A forum for discussing what's working -- and what isn't -- in standards and assessments.

Should we assign homework?

David Wees Learning Specialist: Technology for Stratford Hall

Hi all,

I'd like to start a discussion here on the benefits or drawbacks to assigning regular homework to students.

I've had a lot of discussion with educators in the past year or so about homework, and met with mixed reviews of homework. Most educators I talk to support it, but much of the reading I've done seems either ambivalent about the practice or even quite negative.

I could start off with an opinion piece, but I'd rather that each person who has a position posts it here, and then I'll post my opinion later.


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I feel homework is absolutely

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I feel homework is absolutely essential. We are preparing students for the world outside of school. There are times when people have to bring work home.

6th Grade RSP Teacher, Vista CA

Special Ed

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The posts seem to be divided between those that think it is essential and those that see it as pointless.

To me it is a matter of whether or not the homework propels a student to mastery of a specific skill. When do you consider a skill mastered after the first successful attempt of the 21st or somewhere in-between? While many jobs require a worker to take work home, I’m not sure that homework is what prepares students for these jobs, and does not really justify the assignment.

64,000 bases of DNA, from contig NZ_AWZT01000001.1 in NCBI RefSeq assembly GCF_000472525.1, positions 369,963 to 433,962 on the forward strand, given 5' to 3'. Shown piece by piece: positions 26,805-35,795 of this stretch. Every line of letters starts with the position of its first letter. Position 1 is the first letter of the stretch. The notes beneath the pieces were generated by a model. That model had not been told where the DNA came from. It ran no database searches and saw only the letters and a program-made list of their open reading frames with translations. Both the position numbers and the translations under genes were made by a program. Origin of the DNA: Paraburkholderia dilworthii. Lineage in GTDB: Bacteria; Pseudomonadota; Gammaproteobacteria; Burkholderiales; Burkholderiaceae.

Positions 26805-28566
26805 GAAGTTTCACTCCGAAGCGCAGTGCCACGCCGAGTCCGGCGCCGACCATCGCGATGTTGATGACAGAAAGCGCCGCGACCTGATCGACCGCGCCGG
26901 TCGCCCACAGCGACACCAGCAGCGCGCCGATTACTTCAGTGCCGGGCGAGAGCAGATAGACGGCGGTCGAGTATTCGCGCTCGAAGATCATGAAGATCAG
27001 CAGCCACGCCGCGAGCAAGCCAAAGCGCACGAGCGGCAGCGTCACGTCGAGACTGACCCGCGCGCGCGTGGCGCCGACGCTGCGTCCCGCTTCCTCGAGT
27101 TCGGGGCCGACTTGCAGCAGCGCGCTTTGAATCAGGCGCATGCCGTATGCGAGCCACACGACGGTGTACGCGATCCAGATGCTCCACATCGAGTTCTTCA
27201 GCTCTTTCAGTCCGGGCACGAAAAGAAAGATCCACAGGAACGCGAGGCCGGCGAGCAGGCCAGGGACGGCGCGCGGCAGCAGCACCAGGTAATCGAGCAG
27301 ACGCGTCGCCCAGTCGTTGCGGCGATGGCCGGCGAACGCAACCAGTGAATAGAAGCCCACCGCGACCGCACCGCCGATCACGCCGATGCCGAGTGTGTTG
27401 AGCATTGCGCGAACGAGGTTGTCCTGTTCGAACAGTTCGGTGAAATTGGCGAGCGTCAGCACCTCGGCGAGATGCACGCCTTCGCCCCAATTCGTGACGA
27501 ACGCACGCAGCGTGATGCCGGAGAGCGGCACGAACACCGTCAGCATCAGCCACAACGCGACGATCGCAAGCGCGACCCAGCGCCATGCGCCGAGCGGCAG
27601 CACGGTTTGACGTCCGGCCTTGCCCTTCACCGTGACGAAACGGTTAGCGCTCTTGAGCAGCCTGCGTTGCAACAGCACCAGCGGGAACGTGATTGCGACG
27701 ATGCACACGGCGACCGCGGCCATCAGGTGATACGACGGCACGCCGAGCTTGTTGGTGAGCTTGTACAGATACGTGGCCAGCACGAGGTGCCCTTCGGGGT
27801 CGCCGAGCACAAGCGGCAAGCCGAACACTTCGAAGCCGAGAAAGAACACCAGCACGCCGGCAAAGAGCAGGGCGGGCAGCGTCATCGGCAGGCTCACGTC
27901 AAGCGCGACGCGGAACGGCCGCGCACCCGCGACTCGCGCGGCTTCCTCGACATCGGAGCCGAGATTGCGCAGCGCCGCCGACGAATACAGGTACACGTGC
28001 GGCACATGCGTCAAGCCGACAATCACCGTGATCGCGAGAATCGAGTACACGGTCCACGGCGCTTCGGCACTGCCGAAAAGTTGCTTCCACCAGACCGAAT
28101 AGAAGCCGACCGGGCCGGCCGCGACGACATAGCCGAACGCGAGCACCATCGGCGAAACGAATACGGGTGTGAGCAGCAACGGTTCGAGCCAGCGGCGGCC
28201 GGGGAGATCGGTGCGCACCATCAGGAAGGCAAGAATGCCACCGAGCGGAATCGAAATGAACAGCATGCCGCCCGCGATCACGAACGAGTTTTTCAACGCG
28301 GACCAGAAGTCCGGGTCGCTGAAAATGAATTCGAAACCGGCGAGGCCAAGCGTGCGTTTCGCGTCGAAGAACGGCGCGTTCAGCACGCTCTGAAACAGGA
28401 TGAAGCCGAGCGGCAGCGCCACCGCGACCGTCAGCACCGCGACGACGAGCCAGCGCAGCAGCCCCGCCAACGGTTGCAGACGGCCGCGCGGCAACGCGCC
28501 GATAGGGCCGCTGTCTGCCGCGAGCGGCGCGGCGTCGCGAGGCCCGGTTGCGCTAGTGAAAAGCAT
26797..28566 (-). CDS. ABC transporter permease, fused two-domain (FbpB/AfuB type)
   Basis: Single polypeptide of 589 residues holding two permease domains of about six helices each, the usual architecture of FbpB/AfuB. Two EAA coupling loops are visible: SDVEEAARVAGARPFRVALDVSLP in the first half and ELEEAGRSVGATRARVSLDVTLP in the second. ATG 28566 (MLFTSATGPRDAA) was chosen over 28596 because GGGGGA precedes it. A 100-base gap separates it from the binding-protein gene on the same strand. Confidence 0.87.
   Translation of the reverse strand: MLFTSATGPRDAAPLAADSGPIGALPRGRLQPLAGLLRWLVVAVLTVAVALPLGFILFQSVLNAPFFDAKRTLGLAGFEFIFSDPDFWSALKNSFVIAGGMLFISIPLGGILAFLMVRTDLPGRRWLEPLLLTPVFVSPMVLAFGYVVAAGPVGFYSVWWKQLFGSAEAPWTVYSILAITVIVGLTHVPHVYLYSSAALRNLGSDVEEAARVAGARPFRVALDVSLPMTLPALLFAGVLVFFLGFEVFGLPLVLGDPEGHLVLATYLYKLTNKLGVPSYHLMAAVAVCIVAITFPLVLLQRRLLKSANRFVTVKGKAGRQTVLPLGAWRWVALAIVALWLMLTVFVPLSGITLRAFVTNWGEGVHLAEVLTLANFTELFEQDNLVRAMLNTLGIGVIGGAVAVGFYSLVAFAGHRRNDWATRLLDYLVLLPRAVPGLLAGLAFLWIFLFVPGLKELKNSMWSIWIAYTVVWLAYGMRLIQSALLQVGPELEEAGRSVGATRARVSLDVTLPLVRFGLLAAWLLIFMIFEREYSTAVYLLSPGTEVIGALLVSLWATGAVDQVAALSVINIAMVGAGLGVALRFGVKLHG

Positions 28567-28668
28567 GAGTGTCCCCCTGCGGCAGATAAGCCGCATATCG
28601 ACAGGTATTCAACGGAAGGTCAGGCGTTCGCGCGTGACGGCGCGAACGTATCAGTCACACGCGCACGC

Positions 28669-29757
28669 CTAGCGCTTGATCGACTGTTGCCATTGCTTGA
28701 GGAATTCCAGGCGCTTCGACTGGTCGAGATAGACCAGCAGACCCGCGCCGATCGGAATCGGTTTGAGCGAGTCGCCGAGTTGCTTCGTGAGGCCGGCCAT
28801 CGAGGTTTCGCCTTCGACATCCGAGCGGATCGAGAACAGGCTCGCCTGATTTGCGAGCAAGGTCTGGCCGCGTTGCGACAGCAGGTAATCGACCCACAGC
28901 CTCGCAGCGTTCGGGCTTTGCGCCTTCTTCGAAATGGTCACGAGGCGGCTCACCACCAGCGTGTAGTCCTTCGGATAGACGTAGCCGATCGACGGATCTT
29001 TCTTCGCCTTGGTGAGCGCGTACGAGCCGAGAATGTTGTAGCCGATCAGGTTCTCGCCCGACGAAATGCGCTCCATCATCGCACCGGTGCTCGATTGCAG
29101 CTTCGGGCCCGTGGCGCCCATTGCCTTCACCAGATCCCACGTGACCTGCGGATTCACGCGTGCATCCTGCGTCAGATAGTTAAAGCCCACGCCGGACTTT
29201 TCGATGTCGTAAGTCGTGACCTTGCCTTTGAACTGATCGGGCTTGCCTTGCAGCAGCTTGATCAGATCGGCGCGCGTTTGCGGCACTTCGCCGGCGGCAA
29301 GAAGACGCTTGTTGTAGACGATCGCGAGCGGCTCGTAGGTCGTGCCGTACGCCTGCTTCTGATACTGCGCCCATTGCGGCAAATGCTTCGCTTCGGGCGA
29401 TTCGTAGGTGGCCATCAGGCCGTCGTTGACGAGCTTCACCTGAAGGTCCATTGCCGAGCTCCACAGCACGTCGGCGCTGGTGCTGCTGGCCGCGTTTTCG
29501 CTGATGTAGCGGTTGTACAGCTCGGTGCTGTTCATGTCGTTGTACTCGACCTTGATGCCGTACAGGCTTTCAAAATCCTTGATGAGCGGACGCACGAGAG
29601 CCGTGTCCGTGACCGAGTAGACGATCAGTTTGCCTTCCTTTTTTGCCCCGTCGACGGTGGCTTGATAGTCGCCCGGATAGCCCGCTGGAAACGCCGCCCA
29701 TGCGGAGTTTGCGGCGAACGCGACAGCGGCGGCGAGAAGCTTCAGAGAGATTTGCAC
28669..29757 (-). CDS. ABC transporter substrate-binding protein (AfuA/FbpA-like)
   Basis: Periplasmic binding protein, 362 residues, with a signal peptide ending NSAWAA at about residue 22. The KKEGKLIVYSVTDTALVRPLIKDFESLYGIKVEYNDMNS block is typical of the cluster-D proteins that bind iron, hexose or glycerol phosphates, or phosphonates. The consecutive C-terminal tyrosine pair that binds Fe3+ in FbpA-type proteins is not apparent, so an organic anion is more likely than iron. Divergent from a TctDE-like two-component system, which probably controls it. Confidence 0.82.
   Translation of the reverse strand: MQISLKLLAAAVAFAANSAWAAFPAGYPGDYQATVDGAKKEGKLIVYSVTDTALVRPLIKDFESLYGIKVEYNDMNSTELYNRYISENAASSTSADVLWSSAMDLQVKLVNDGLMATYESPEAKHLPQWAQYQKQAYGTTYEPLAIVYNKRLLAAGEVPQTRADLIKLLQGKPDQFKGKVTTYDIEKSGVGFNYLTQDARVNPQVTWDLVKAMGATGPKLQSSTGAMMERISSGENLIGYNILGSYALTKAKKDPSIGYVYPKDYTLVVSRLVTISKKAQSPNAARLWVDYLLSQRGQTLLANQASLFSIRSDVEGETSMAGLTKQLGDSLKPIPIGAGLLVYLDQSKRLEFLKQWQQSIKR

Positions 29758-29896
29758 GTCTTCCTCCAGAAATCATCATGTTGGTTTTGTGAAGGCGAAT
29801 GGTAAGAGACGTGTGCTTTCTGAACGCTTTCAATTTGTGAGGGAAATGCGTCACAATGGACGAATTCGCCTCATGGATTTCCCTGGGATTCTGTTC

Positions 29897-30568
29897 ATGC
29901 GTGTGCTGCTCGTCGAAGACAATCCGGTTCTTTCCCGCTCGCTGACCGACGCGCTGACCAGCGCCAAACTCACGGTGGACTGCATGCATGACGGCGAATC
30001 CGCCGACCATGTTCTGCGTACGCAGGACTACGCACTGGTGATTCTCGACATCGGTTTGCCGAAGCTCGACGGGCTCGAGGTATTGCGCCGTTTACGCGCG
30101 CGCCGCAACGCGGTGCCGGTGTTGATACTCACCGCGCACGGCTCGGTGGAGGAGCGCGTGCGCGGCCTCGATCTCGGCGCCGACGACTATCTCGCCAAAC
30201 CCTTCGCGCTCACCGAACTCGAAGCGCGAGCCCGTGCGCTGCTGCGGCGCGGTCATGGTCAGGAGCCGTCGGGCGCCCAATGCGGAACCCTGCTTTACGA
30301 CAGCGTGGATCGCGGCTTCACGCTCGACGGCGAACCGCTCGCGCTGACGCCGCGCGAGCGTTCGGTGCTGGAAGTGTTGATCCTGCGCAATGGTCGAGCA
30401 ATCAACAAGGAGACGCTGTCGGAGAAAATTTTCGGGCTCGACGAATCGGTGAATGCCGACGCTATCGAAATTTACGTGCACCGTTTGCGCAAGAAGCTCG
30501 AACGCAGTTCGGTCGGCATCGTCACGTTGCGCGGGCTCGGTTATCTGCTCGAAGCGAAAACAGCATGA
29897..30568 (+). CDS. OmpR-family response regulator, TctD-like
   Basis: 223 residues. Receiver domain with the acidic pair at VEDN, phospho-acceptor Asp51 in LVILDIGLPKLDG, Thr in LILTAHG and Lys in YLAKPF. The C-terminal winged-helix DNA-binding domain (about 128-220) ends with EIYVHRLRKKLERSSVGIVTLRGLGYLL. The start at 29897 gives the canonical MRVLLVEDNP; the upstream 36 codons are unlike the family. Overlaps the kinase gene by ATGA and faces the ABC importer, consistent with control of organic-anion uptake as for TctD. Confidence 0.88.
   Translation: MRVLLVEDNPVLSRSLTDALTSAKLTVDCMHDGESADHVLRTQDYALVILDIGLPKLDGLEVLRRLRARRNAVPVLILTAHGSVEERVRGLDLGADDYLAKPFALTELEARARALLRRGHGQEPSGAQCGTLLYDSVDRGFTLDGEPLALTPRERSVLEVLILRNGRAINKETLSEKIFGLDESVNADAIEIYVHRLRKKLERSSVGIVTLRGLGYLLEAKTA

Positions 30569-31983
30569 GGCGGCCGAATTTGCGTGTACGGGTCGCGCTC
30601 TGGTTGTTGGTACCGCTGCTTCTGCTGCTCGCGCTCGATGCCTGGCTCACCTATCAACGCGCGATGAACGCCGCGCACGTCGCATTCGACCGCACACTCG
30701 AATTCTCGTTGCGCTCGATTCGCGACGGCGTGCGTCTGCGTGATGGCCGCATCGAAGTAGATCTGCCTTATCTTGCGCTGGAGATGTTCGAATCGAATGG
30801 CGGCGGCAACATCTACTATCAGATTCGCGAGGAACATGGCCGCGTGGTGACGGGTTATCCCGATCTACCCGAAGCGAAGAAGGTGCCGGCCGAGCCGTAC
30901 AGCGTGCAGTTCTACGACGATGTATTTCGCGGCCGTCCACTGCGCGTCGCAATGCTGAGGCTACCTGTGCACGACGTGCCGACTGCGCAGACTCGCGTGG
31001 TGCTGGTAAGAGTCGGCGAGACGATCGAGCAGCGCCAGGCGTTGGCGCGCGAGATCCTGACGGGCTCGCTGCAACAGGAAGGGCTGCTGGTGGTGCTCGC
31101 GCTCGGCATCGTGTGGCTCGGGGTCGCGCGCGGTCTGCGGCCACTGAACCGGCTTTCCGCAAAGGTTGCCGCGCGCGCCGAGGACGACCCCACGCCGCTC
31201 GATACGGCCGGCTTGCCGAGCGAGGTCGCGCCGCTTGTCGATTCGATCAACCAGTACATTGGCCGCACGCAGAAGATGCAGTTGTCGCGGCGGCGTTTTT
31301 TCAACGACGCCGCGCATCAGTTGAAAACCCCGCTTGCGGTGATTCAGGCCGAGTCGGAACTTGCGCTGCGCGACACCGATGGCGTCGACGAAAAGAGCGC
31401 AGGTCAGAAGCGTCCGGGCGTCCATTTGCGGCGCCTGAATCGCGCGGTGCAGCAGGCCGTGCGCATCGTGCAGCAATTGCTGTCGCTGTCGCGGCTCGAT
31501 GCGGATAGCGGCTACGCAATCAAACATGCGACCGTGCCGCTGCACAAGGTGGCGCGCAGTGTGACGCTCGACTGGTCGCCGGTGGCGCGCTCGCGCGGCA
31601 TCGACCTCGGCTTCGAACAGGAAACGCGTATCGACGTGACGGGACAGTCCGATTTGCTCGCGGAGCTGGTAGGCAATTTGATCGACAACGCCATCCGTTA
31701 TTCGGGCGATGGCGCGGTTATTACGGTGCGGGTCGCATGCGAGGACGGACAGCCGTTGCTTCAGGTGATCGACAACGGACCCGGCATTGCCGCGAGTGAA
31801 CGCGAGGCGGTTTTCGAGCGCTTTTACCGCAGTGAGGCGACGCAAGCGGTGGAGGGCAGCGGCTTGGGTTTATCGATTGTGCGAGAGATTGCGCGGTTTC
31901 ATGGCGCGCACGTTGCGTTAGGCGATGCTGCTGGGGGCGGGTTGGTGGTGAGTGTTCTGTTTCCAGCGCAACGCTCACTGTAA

In my opinion, whether a

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In my opinion, whether a student masters a skill or concept has nothing to do with homework. And in general, homework doesn't really help. Mastery and learning are a result of interest and resource [often also necessity]. Unless that student is stimulated by the work he or she is doing, which is beyond the control of a teacher, honestly, it depends on each student, homework will accomplish nothing. Or any other method of teaching, for that matter.

But even considering the student is interested, homework seems to be far too artificial to be that useful.

7th Grade Teacher from Winfield, Tennessee

I try to not assign homework

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I try to not assign homework for my students. Too many of mine are from poor socioeconomic background, or have disadvantaged home lives. I know when I send homework home with these children I will not get it back. So starts a downward spiral. I do want to hold my students to a higher standard, but I don't want to punish them for lack of parental responsibility.


I have taught every grade K-5

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I have taught every grade K-5 in 13 years. I started in my early years assigning homework but have since taken a slight course change in that my students do have homework, but it is to read each night for at least 30 minutes and study their math facts. I have found that if they honestly do these two things they are more able to pick up the concepts and skills I am teaching them throughout the year. I may throw in an extra assignment here and there but it is rare.